I asked Yaron Sachs to take us to a view of the Hinnom Valley. He obliged by taking us down and down from our hotel west of the Old City to the south, southeast. Getting there, I recognized some areas we had seen on the taxi ride home on the first Friday when we exited at the Jaffa Gate. (the Friday of Ramadan experience)

Then we went up slightly on a 1-lane street and parked on a narrow shoulder and walked back.

To our backs across the way was the Palestinian village Silwan. Yaron said Silwan equals Siloam.

 

 

 

 

 

 

 

We were below the level of the Gihon Spring and Pool of Siloam. According to the sign, we were at the entrance to the Jerusalem Walls National Park. Evidently closed for the day.

 

In front of us was a 8-10 feet fence that blocked the view except for cracks between the gate posts and the locked gate.

 

Dearest took multiple pictures of the surrounding area while I peered through the cracks. Internet pics when we googled the sign shows it to be the same place we went the following week to get to the Gihon Spring and Hezekiah’s tunnel. If we had known we were practically in the same place, perhaps we could have peered over or around the wall the next week. But we didn’t know.

http://www.marktwainhouse.org/man/biography_main.php

Mark Twain says it quite right in Innocents Abroad.He expresses the astonishment we all have when we first learn how really small Israel is and how close everything is together.

“Leaving out two or three short journeys of the Savior, he spent his life, preached his gospel, and performed his miracle within a compass no larger than an ordinary county in the United States.  It is as much as I can do to comprehend this stupefying fact. How it wears a man out to have to read up to a hundred pages of history every two or three miles — for verily the celebrated localities of Palestine occur that close together.  How wearily, how bewilderingly they swarm about your path!” Mark Twain, from Innocents Abroad.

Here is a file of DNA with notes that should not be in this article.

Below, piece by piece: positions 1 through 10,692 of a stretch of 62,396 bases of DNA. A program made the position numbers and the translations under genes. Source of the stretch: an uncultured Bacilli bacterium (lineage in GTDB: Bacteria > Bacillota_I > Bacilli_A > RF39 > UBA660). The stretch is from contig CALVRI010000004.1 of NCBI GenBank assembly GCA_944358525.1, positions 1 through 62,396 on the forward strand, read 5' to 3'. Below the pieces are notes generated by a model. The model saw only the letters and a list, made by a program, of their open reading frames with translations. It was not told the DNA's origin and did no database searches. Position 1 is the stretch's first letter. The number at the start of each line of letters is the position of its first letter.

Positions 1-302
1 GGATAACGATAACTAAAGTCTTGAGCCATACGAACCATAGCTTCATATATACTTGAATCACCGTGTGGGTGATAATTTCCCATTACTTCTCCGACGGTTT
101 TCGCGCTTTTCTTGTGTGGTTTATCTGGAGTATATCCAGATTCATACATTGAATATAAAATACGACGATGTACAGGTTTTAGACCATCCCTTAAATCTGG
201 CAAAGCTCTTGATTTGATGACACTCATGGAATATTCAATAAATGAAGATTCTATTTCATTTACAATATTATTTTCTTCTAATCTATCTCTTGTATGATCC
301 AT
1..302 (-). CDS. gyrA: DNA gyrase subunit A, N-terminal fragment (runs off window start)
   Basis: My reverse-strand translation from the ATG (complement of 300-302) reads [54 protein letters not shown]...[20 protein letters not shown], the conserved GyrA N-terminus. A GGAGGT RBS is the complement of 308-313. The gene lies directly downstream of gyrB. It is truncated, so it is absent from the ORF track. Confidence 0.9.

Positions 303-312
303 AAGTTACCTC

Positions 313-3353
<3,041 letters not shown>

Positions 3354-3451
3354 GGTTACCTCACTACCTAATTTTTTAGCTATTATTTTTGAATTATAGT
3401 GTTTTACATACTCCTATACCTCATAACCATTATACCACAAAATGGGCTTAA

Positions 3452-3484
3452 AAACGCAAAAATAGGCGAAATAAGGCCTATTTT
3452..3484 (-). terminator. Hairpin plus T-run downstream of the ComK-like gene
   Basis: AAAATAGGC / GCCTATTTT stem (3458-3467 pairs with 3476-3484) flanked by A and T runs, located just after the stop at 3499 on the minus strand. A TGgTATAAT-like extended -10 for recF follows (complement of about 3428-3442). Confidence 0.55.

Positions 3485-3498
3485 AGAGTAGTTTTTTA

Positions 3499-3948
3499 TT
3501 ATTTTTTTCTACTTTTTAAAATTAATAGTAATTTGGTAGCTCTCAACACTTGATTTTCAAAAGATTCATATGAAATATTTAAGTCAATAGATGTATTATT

Go here to Gila’s website where she posted more of Mark Twain’s book and added her own pictures.

What I saw through the crack between posts was a narrow place between the foot of the mountain of Old Jerusalem, City of David, etc. etc. and the foot of the mountain that rises on the south side of the Hinnom Valley. (II Chronicles 28:3)

I could see only a glimpse of the base of both mountains at the same time. In other words we were standing on a bridge of some kind to see both.

On the Jerusalem side at the base was a typical Canaanite style retaining wall. It was immediately recognizable as our guide taught us in 2010. Note the uncut stacked stones with smaller stones as spacers like this one at Tell Dan (2010).

 

A space of not more than forty (40) yards separated the two sides in view.

 

On the Hill of Evil Counsel side, it was solid rock up to a height of 30 feet or more before it was covered over with low-growing trees.

In my imagination, I could see all kinds of intrigue taking place at a time of about 3400 years ago … which probably is why the place is fenced off so securely in the world of today … in Jerusalem … among the opposing sides of a dispute that has continued for … millennia.

I will show several of the pics taken in the immediate area of the entrance to the Jerusalem Walls National Park:

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